It was a few months after he took up running in 2010 that Columbus resident Joe Bell decided he was ready for a half-marathon.
Bell, who took up running as a way to get back in shape, had always been a pretty good athlete and figured his athletic skills would carry him through 13.1 miles.
He also thought running was a pretty simple thing. What was there to learn?
“I showed up at my first half-marathon (the 2010 Kentucky Derby Festival) in a black jacket, a backward Miller Lite hat and some horrible (shoes),” he said.
“I didn’t finish. I realized I was out of shape.”
Bell, now 33, learned that he needed to take running seriously if he was going to get better.
That’s why he was kind of shocked when he ran a 2:59 in last year’s Mill Race Marathon. He felt prepared going into the race.
“I made lots of little mistakes in the race,” he said. “I needed to keep my calorie count up. It got a little warm. I thought my pace was OK.
“I definitely wanted to run faster.”
CHILDREN: 1-year-old son, Jude
OCCUPATION: INDOT (Seymour), civil engineer
RUNNING HISTORY: Starting running four years ago to lose weight and regain health; since has run 16 marathons
GOAL FOR MILL RACE MARATHON: Break 2:50
The Republic will be following Joe Bell in his preparation for the Sept. 27 Mill Race Marathon. Look for his first runner’s diary July 13.
Bell is not an elite runner, and he stressed that his battle is “racing the clock,” and himself. But he wants to redeem himself with a better effort in the 2014 Mill Race Marathon. He is determined to break 2:50.
As he prepares for the race on Sept. 27, he will write a weekly diary for The Republic. Bell, who is a member of the Quaff-On! racing team, will give readers a look at a serious runner who will train hard with a specific time in mind.
“Running in your hometown, it means something to me,” said Bell, who works for the Indiana Department of Transportation in Seymour as a civil engineer. “I want to come back to this race and run well.”
Bell grew up in Lexington, Kentucky and attended the University of Kentucky (2008 graduate) before moving to Columbus six years ago. While in high school, he was a 400- and 800-meter runner but never tried longer distances. In college, he played some soccer but didn’t do any distance running.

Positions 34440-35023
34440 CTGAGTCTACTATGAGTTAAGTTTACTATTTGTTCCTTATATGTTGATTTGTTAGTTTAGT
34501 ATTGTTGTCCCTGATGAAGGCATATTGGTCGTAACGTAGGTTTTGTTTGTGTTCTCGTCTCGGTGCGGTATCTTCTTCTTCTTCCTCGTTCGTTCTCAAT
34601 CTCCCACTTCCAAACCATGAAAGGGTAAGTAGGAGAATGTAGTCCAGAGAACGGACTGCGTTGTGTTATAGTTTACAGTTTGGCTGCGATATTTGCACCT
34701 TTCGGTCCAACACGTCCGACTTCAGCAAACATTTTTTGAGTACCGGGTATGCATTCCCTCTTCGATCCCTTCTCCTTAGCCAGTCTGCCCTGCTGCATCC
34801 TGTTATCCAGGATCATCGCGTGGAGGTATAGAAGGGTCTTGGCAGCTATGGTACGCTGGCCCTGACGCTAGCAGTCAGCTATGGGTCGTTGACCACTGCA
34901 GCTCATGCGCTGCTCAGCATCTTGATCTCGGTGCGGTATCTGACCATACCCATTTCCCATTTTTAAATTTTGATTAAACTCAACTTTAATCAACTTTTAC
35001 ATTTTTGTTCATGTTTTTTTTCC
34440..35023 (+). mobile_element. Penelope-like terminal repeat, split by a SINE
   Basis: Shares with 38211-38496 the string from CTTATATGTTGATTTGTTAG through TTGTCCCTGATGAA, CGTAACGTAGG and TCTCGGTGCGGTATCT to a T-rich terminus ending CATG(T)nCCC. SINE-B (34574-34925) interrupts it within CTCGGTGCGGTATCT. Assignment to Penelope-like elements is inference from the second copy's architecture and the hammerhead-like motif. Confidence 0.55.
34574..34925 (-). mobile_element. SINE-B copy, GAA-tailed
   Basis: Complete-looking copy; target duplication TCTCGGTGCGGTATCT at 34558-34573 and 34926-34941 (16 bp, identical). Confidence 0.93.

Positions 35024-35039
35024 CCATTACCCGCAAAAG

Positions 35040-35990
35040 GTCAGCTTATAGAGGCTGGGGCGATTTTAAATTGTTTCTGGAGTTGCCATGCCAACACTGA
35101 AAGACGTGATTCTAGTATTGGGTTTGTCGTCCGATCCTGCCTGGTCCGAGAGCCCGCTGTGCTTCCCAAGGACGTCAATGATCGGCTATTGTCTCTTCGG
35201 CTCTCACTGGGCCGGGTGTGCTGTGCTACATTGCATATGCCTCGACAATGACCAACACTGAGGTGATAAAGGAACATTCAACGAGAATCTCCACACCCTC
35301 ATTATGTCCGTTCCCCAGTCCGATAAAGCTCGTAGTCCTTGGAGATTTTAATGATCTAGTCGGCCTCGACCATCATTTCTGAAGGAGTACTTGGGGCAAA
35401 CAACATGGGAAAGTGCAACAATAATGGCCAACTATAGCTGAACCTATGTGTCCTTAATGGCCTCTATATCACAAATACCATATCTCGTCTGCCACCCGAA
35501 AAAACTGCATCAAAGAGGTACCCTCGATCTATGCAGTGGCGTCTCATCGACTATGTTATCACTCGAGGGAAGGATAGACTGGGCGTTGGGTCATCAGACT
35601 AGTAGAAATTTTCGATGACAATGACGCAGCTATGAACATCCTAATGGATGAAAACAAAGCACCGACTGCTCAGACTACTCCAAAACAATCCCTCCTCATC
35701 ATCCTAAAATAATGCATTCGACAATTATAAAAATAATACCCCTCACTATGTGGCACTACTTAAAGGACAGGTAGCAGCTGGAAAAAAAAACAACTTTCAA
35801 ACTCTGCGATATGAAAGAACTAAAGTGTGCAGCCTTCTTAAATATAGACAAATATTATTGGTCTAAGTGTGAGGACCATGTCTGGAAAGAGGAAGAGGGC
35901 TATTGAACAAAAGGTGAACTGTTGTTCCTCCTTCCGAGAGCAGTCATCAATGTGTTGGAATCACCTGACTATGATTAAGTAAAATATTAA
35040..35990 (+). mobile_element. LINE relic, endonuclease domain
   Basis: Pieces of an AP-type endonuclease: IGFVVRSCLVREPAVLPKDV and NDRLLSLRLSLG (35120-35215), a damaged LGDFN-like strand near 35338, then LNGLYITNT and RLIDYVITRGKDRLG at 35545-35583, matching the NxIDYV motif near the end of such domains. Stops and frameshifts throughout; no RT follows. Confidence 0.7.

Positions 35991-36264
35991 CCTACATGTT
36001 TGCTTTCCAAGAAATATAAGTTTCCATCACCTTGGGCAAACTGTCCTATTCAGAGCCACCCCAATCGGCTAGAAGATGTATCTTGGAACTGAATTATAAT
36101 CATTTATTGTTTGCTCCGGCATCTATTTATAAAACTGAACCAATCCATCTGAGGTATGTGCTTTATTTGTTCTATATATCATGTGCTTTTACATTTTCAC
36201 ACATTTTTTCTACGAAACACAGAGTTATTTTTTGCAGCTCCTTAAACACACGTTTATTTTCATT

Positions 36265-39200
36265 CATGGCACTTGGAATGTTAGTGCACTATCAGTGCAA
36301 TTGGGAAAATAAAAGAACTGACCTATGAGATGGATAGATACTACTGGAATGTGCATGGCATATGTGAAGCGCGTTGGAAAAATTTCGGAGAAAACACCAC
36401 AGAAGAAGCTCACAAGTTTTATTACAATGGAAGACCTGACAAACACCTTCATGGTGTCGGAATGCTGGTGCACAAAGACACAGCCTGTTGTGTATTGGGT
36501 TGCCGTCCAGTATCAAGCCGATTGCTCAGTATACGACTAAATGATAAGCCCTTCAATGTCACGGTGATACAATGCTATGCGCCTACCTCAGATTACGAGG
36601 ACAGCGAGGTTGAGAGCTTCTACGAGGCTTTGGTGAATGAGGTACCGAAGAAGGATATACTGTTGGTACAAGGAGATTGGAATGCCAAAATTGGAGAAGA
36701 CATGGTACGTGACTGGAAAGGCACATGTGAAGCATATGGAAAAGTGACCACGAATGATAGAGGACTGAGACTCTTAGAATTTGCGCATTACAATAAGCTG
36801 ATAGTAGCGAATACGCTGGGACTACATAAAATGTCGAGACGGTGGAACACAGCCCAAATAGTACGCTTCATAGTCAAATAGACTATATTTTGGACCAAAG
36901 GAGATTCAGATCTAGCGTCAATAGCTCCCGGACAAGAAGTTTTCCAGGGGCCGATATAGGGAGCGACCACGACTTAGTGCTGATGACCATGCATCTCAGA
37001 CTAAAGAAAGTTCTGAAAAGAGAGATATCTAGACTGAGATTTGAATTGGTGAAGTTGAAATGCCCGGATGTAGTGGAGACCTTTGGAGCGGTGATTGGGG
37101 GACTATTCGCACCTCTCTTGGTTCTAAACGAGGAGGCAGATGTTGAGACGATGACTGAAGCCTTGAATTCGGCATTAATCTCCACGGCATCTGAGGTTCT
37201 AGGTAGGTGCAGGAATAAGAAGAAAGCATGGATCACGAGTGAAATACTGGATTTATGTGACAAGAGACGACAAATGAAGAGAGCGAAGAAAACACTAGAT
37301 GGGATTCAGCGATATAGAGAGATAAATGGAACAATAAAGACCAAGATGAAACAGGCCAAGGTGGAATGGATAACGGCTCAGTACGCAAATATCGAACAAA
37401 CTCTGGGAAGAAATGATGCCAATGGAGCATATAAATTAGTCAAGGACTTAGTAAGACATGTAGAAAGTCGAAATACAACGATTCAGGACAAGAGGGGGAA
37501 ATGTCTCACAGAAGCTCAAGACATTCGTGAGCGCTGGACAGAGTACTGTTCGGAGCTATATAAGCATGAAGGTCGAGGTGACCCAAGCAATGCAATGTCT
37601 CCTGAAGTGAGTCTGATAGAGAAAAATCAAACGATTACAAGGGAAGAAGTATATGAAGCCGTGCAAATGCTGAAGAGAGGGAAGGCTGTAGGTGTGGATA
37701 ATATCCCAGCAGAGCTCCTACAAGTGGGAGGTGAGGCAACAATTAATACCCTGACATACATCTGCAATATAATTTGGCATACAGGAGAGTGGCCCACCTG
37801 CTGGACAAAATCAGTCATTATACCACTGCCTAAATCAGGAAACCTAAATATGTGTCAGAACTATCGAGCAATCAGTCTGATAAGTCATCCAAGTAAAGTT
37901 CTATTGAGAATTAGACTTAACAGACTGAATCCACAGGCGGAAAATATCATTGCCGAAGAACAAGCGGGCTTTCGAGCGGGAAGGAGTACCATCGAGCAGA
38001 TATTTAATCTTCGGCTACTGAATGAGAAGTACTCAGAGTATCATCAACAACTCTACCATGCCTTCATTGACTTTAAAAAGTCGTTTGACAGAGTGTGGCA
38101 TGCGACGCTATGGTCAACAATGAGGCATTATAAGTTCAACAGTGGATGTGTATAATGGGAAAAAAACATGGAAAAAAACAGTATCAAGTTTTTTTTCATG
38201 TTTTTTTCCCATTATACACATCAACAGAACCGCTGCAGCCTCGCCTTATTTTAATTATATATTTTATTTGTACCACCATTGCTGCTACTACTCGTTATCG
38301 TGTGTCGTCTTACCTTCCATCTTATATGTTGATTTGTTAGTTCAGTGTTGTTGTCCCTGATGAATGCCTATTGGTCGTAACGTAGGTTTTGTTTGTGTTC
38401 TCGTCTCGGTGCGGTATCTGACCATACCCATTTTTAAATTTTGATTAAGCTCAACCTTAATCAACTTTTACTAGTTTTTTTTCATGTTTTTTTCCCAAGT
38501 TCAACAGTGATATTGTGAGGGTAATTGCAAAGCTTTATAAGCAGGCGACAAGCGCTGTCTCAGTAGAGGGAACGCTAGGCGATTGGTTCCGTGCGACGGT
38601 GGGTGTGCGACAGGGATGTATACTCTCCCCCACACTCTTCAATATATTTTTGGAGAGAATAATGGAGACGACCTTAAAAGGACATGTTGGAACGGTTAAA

Also while he was in college, Bell took up another hobby. Eating.
“It was pretty easy to gain weight in college,” he said. “I had a good time. But there is some regret there.”
When Bell turned 29, he weighed 200 pounds on his 6-foot frame.
“I had health issues,” he said. “All the usual stuff, high cholesterol and high blood pressure. I had put on 50 pounds.”
He decided to begin running to lose weight.
“The first four or five months was agonizing,” he said. “I barely could make it a full week running a mile every day.”
Besides not being able to catch his breath, Bell had an assortment of aches and pains.
“It was something different every time,” he said. “Usually it was just a weak excuse not to run.”
However, Bell said he always has been strict with himself once he set a goal, and he was determined to see it through.
“I knew I wasn’t the fastest runner, but I knew running was something I could do. I knew I could see measurable results.”
After failing to finish the Kentucky Derby Festival Half Marathon, he got advice and went back to work. That same summer, he finished the 2010 Monumental Marathon in Indianapolis, noting that one of his happiest running moments came when he saw the 25-mile marker of that race.
Since then he has run another 15 marathons.
“I never really had one clear epiphany,” he said of running. “It was a constant, slow improvement. The way I approach it is that I put a lot of pressure on myself to get better.”
With a wife, Tiffany, and a 1-year-old son, Jude, Bell has to keep a balance in his life to make everything work. “At first, running didn’t occupy so much time,” he said. “Then it became more and more.
“I have to work my runs around a schedule.”
About a year and a half ago, he was asked to join Quaff-On!.
“They are just a good group of guys similar to me,” he said. “Only all those guys are faster than me.”
The running club includes last year’s marathon champion, Danny Fisher, who designs their workouts.
Besides concentrating on his own form now, Bell likes to spread the word about the healthy benefits of running.
“People see you out running,” he said. “You can get them interested. And you find that the energy spills over into your professional career and your work ethic. I would say that it’s better than a cup of coffee in the morning.”
Now back at 150 pounds, Bell said that his advice to those who start to run would be “just take baby steps. You’re not going to jump into a half-marathon and finish it. But you can do it.”
He said he will continue to do it the rest of his life.
“Definitely as long as I can move one leg in front of the other,” he said.